The pillows in the face that stifled this period, were the combinations of spiralling yen value, meaning that their export cars got expensive, the birth of the SUV craze in the US, and the fact that Kei cars just became too damn fast and competitive in Japan for the sportscars to soldier along at home. By the late 90s, showing your success in the US meant going BIG. The shit era of the truck and SUV, which all of “us” hate and loathe. We’re still stuck in this era, though the advent of hybrids and the influence of woman drivers have moved it to more of a crossover-dominated market. But really its still about that BIGness. Those of us who aspire to smallness are few and far between as the 2010s draw to a close.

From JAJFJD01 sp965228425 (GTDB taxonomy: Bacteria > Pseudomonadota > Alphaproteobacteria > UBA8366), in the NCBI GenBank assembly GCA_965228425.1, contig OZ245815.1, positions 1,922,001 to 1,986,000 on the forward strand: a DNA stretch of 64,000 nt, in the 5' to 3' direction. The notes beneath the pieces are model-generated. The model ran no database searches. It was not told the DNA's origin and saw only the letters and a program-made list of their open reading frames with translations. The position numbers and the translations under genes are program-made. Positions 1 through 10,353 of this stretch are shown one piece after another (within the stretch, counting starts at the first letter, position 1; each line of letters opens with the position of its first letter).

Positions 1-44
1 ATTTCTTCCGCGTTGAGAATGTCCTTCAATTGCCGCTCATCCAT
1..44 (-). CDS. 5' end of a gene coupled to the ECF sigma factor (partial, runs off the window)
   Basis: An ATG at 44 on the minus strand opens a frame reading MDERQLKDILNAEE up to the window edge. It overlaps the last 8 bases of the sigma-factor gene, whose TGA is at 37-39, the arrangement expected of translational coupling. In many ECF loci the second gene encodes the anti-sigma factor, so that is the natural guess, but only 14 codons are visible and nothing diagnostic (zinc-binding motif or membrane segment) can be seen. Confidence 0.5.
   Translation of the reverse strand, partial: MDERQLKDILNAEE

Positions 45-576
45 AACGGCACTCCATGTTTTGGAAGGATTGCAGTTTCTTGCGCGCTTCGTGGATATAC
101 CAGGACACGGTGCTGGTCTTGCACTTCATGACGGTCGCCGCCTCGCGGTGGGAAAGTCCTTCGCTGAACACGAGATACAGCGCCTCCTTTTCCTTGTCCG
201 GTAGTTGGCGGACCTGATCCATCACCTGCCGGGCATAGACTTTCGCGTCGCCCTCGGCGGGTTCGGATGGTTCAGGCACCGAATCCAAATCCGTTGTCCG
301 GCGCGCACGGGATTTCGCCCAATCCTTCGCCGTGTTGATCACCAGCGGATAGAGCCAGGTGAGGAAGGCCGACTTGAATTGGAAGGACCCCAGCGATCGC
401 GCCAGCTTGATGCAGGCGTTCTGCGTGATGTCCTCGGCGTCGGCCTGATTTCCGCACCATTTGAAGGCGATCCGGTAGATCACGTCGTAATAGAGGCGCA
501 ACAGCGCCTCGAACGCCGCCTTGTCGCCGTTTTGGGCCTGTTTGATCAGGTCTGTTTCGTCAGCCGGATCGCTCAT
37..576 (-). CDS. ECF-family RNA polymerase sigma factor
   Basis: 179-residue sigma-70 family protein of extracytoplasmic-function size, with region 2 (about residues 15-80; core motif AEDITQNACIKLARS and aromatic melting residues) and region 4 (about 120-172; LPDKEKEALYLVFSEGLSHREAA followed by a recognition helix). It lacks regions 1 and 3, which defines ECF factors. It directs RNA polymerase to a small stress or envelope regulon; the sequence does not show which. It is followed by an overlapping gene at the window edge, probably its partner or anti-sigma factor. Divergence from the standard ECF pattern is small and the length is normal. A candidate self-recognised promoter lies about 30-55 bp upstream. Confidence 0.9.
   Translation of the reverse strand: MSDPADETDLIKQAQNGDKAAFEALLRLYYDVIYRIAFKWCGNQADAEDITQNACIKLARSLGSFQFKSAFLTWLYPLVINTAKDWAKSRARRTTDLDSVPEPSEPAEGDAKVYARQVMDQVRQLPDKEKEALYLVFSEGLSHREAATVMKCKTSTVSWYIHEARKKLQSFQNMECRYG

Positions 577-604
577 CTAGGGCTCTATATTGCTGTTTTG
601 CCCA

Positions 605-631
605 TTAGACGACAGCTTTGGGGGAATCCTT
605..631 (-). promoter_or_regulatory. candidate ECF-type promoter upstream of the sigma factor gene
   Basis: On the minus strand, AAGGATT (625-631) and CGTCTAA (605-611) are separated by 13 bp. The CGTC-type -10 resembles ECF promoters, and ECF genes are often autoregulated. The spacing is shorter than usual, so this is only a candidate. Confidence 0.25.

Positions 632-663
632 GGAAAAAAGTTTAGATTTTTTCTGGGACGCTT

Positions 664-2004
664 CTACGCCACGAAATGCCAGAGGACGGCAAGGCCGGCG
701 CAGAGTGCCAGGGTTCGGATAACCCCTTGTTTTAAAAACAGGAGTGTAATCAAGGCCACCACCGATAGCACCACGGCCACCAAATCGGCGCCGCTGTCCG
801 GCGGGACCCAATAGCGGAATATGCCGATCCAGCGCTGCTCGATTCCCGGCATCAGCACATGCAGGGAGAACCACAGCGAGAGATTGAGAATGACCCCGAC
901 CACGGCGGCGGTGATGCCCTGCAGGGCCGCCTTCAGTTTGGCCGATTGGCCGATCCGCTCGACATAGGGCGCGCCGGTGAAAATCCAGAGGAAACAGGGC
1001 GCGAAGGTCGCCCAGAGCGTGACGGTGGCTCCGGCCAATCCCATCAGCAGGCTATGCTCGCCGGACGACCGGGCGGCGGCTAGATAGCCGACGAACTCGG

So what would result in sportscars returning to their 1971 or 1992 levels of prosperity? Probably only regulation, as much as I dislike the concept. But regulations have harmed car enthusiasts for so long, it would be nice to see justice served and them benefit us. Regulations about dimensions. Isn’t it UNSAFE that all these suvs and trucks block the view of the road ahead from the cars behind them? I think so. Tell your lawmakers. Regulations about fuel economy (“light” trucks and suvs are exempted from the bullshit fleet standards that passenger cars have to meet, which is why rotaries are dead but F250s and Tundras infest the streets). And all the safety crap cars have to have these days drives their weight up by literally 1000 lbs. Its an arms race of idiotproofing that has made cars bigger, heavier, and more dangerous that can only be fought by making the next car even bigger and heavier and “safer”. When in reality we’d all be better served by having our cars small and light. Safer, better fuel economy, so forth, Regulation that targets the big fugly mammoths clogging up the roads, and a repeal of regulations that prohibits the kind of small, efficient cars that we like from being produced. Essentially a 2-liter “Kei-car” regimen for the US. Would bring back the sportscar. Tell somebody that can make it happen. I’ve pondered this question a long time, and this is what I’ve concluded.